Les Films de la Pléiade

Love Exists (1960, Maurice Pialat)

With a title like Love Exists, it seems reasonable the short might turn around and stop being so intensely depressing, but no. The film, written and directed by Pialat with narration by Jean-Loup Reynold, starts with people leaving the city (Paris) proper for their night in the suburbs. It’s not clear yet what the narrator’s take on the workers’ commute is going to be but there’s some definition foreshadowing. Pialat does some visual foreshadowing throughout, but never as much as at the beginning.

Once the film arrives in the suburbs, the narrator talks about growing up there and how it used to be. Pialat juxtaposes the contemporary with the memories, using the sound effects to bind the two. Sound is very important in Love Exists, especially in the first half, as Pialat and Reynold take us through these neighborhoods, introduce us to the people living there. The mostly poor, the mostly uneducated, the workers. They spend their lives on the commute, hoping to survive to retirement age, their lives as unchanging as their ancestors, the fourteenth century farmers.

Contrasted with the plight of the working class is the build-up of Paris. The build-up of some suburbs. Next to the brutal new housing structures, where the children play amongst the concrete and steel, on their way to becoming good worker drones too, are the shanty towns. The debris isn’t from the war, it’s from the constructed. It’s not from the past, it’s from the future, which leaves out the workers.

Just when you think Pialat can’t get any more depressing, he looks at the situation of the older adults, the workers who made it to retirement, who exist in homes. Casted off once they’ve survived. The last moment manages to be even more devastating.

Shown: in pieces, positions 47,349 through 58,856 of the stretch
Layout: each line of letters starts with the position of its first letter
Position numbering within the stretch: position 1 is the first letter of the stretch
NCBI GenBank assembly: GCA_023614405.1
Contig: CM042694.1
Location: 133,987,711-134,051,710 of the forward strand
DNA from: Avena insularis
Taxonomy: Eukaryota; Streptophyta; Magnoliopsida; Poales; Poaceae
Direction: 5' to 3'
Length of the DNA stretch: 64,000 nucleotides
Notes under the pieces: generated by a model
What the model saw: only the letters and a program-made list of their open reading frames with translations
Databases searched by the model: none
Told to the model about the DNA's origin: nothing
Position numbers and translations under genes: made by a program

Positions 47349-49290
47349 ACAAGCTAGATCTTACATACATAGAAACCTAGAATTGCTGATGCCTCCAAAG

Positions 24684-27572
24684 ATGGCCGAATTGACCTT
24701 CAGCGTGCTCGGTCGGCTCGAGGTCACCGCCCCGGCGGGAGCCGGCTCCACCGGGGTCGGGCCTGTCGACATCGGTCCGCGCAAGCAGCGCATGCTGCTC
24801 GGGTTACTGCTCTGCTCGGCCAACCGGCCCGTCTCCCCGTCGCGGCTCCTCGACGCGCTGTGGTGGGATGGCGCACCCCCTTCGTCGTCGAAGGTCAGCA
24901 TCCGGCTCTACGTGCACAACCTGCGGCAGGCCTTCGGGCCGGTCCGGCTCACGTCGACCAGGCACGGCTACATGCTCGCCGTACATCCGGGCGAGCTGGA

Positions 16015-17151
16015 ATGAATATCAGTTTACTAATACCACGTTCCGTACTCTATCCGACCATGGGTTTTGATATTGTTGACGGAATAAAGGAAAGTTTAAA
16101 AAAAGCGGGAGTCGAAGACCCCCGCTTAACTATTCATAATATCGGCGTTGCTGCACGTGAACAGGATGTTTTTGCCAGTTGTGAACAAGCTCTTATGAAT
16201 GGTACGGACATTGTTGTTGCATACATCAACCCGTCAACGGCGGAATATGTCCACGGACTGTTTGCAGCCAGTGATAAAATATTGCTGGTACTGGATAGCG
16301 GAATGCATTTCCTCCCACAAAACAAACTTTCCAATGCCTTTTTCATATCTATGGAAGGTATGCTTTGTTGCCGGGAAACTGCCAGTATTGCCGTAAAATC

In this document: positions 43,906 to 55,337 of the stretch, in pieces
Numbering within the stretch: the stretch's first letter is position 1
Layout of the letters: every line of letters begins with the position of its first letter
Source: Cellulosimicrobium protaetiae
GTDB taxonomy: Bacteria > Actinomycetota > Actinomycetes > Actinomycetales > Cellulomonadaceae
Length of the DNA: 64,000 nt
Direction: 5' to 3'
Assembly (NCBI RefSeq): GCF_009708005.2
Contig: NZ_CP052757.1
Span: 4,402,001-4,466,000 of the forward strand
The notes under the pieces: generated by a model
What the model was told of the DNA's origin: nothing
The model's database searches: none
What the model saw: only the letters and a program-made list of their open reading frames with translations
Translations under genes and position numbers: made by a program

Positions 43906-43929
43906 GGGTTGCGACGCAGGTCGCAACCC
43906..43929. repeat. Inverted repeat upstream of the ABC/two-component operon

And Pialat and Reynold get to that devastation with the melancholic Georges Delerue score, which ought to work against Exists, but doesn’t. The music never overpowers the narration, the narration never overpowers the sound design. Nothing can approach Pialat and cinematographer Gilbert Sarthre’s shots either. Early on, it seems like the world can only exist in the black and white of the short, but by the end it’s hard to imagine the world actually existing in color.

Great editing from Kenout Peltier.

Love Exists is an extraordinary, rending twenty minutes.

3/3Highly Recommended

CREDITS

Written and directed by Maurice Pialat; director of photography, Gilbert Sarthre; edited by Kenout Peltier; music by Georges Delerue; produced by Pierre Braunberger for Les Films de la Pléiade.

Narrated by Jean-Loup Reynold.


The Mischief Makers (1957, François Truffaut)

The Mischief Makers is undeniably well-made, with great photography from Jean Malige (if lousy editing by Cécile Decugis) and Truffaut’s deliberate and panoramic composition.

It’s an adaptation of a short story, about a group of adolescent boys who playfully torment a young woman they’re crushing on. While it’s got a couple awkward moment or two, the boys are never really threatening. And, even though Truffaut establishes the woman is one of the boys’ sister, they’re unnecessary.

Mischief would be stronger without them, in fact, particularly since Truffaut thinks adolescent boys are just the most interesting thing ever. The short’s a constant rationalizing of them being little jerks. There’s no dialogue from the boys–instead one narrates from the future; Truffaut’s not willing to let them be visibly mean.

Bernadette Lafont is weak as the girl, but Gérard Blain is good as her beau.

Mischief meanders on way too long.

1/3Not Recommended

CREDITS

Directed by François Truffaut; screenplay by Truffaut, based on a story by Maurice Pons; director of photography, Jean Malige; edited by Cécile Decugis; music by Maurice Leroux; released by Les Films de la Pléiade.

Starring Bernadette Lafont (Bernadette Jouve) and Gérard Blain (Gérard); narrated by Michael François.


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